A chronic illness can cause many changes in your life. It may affect your independence, challenge you financially and affect personal relationships. It may also be stressful to maintain and establish treatments or lifestyle habits necessary to keep you well. With these stresses plus the worry of the illness itself, it is not surprising that depression is a common complication in people with chronic illnesses. Type 2 diabetes is a common chronic illness that previous research has linked to increased risk of depression.
Researchers from the United Kingdom conducted a review of previous studies to look for a pattern of depression in patients with type 2 diabetes. The review published in Diabetologia, found that people with type 2 diabetes had 24% higher risk of developing depression.
The systematic review included 11 previous studies. These studies had all looked for the development of depression in patients with diabetes type 2 compared to those without diabetes. A total of 48,808 patients with diabetes but without depression were compared to 123,713 people without diabetes or depression. Researchers followed the patients for 2-10 years and noted the development of depression.
The review found that patients with diabetes had a 24% greater risk of developing depression than those without diabetes.
The individual studies are observational studies which are considered less reliable than other study types. However, because the review includes such a large number of patients, the results are more reliable. In addition, many studies have shown that chronic illnesses, such as diabetes, are often risk factors for the development of depression. Given all of these factors, it is reasonable to believe that diabetes is a risk factor for depression.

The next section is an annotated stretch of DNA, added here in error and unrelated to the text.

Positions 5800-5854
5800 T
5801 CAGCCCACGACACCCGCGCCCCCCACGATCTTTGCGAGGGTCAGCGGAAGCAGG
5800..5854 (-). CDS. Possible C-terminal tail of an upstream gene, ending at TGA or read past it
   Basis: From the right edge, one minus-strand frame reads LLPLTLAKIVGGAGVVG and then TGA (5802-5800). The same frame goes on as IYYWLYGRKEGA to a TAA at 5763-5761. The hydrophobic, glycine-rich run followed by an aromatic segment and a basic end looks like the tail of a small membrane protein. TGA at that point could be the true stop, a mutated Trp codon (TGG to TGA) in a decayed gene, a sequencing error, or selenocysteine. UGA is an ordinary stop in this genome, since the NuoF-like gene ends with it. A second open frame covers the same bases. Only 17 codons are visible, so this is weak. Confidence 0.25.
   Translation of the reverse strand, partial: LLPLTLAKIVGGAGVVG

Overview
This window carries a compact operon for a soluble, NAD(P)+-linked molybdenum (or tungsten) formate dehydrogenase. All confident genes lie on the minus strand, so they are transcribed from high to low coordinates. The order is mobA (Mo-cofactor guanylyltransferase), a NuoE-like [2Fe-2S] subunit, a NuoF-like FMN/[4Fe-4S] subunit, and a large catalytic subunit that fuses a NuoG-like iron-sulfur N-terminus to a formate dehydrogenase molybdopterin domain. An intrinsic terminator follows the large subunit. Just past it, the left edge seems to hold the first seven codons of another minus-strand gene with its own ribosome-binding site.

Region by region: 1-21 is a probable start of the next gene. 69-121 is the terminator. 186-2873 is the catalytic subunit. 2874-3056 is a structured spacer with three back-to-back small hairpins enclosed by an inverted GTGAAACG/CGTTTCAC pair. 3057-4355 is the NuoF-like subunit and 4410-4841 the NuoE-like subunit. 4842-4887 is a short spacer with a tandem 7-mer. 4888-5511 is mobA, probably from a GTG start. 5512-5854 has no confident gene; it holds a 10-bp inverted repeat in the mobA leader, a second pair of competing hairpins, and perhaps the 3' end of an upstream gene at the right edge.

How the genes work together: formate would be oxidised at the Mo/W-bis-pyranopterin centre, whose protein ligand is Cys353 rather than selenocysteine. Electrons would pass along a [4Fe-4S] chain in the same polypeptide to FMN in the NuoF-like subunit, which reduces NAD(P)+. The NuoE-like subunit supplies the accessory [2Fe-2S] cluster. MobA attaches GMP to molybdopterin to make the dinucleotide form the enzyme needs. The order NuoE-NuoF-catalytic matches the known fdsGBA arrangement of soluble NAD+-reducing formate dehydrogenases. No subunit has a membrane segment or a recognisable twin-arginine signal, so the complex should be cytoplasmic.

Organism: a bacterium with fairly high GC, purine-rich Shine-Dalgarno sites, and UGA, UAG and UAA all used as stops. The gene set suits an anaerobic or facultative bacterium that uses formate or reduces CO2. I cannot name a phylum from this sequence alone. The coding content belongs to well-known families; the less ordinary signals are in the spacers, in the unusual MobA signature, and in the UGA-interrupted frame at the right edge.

Diabetes treatment should not only include steps to help manage blood glucose levels, but it should also include assistance in making necessary changes and managing stress. Support groups in person or online with other people with diabetes may help you learn strategies to decrease stress. Be aware of the signs of depression, including loss of interest in daily activities, fatigue, problems with concentration, sleep disturbance, or weight gain or loss. Talk to your doctor if you feel you may be depressed.
Nouwen A, Winkley K, Twisk J, et al. Type 2 diabetes mellitus as a risk factor for the onset of depression: a systematic review and meta-analysis. Diabetologia. 2010 Aug 14.
Last reviewed September 2010 by Brian P. Randall, MD
Please be aware that this information is provided to supplement the care provided by your physician. It is neither intended nor implied to be a substitute for professional medical advice. CALL YOUR HEALTHCARE PROVIDER IMMEDIATELY IF YOU THINK YOU MAY HAVE A MEDICAL EMERGENCY. Always seek the advice of your physician or other qualified health provider prior to starting any new treatment or with any questions you may have regarding a medical condition.
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